However, this need runs against the prevailing mode of technocratic thinking about how secular societies should be run, and how decision making should be justified to the public.
It is also naive in assuming that at a time of crisis, when the legitimacy of governments is vulnerable, that politicians will give ground on their national security-focused and command and control strategies.
A long-standing criticism of these precautionary approaches is that they are Janus-faced in the context of competing harms, which in practice leads policymakers to overly privilege the risks of inaction while ignoring or downplaying the risks associated with intervention.
During the COVID-19 pandemic, governments and experts have given daily briefings on the latest figures for the virus itself, but comparatively little data has been collected or shared about the human costs of their response.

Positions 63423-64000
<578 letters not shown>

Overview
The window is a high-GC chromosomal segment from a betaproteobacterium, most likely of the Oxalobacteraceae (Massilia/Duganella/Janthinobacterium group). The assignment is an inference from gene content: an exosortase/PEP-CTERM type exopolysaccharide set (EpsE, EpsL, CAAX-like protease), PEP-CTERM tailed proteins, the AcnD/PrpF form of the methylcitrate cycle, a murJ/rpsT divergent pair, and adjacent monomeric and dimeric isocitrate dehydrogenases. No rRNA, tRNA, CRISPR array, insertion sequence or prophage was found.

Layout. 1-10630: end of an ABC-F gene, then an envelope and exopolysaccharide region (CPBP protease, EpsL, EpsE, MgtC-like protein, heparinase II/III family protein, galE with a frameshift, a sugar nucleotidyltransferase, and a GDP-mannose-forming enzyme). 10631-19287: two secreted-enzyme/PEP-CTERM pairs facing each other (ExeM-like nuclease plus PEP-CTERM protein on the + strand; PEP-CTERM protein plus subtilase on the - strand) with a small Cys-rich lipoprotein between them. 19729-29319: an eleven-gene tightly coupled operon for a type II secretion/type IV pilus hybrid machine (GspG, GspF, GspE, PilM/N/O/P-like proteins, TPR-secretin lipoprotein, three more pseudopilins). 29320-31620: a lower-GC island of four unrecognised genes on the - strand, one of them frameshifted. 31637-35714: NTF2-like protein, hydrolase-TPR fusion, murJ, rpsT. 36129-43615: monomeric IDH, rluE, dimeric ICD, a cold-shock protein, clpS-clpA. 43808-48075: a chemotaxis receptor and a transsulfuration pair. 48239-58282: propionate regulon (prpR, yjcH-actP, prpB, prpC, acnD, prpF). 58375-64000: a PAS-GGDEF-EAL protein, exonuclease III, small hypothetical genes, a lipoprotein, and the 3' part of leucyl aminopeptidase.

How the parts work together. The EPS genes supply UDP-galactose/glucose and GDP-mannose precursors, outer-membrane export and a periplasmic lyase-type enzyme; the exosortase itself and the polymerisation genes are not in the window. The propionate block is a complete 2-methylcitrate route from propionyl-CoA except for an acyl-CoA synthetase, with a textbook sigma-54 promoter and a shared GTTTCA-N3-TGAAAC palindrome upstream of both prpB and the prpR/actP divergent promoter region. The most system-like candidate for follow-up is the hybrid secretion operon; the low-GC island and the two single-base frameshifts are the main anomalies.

This is at least in part down to the fact that across the developed world, governments have approached this major public health crisis with policies framed by national security concerns, with all the opacity and centralisation which that entails.
Governing through emergency legislation and ministerial decree rather than consensus and democratic deliberation has been the story of the pandemic. It is not an environment conducive to an objective use of science.
In an emergency situation, it is all the more important to be aware that science never exists in a vacuum. Science can never be abstracted from the charged political contexts in which it is required to speak truth or the policies and procedures through which it is made to work.
This is always the case. But never more so at a time of crisis and uncertainty, like the Coronavirus pandemic, when the stakes couldn’t be higher.
Photograph courtesy of Teseum. Published under a Creative Commons license.